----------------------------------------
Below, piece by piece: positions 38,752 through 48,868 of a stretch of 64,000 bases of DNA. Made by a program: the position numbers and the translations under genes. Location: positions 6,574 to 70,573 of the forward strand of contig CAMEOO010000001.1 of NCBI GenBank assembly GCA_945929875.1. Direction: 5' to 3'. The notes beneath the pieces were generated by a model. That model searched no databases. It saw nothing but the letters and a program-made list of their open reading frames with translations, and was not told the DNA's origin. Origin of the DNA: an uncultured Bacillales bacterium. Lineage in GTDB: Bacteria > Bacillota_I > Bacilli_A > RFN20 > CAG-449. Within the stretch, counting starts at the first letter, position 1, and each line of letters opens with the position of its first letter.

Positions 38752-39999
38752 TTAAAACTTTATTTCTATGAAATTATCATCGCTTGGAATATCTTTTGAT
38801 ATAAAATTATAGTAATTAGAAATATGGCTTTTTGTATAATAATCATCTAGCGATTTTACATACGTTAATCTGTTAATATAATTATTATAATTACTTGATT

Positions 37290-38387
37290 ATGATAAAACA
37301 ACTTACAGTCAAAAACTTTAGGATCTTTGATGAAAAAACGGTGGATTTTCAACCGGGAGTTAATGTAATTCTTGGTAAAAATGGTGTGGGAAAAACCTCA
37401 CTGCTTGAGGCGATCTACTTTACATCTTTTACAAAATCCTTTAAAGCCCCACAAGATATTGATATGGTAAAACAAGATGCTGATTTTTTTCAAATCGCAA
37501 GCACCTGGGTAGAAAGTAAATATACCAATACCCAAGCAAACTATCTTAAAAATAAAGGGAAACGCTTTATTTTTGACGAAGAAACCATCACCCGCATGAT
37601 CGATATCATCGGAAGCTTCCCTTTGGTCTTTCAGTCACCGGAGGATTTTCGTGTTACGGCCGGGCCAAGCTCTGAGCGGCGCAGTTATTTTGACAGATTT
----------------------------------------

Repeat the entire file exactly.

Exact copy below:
Below, piece by piece: positions 38,752 through 48,868 of a stretch of 64,000 bases of DNA. Made by a program: the position numbers and the translations under genes. Location: positions 6,574 to 70,573 of the forward strand of contig CAMEOO010000001.1 of NCBI GenBank assembly GCA_945929875.1. Direction: 5' to 3'. The notes beneath the pieces were generated by a model. That model searched no databases. It saw nothing but the letters and a program-made list of their open reading frames with translations, and was not told the DNA's origin. Origin of the DNA: an uncultured Bacillales bacterium. Lineage in GTDB: Bacteria > Bacillota_I > Bacilli_A > RFN20 > CAG-449. Within the stretch, counting starts at the first letter, position 1, and each line of letters opens with the position of its first letter.

Positions 38752-39999
38752 TTAAAACTTTATTTCTATGAAATTATCATCGCTTGGAATATCTTTTGAT
38801 ATAAAATTATAGTAATTAGAAATATGGCTTTTTGTATAATAATCATCTAGCGATTTTACATACGTTAATCTGTTAATATAATTATTATAATTACTTGATT

Positions 37290-38387
37290 ATGATAAAACA
37301 ACTTACAGTCAAAAACTTTAGGATCTTTGATGAAAAAACGGTGGATTTTCAACCGGGAGTTAATGTAATTCTTGGTAAAAATGGTGTGGGAAAAACCTCA
37401 CTGCTTGAGGCGATCTACTTTACATCTTTTACAAAATCCTTTAAAGCCCCACAAGATATTGATATGGTAAAACAAGATGCTGATTTTTTTCAAATCGCAA
37501 GCACCTGGGTAGAAAGTAAATATACCAATACCCAAGCAAACTATCTTAAAAATAAAGGGAAACGCTTTATTTTTGACGAAGAAACCATCACCCGCATGAT
37601 CGATATCATCGGAAGCTTCCCTTTGGTCTTTCAGTCACCGGAGGATTTTCGTGTTACGGCCGGGCCAAGCTCTGAGCGGCGCAGTTATTTTGACAGATTT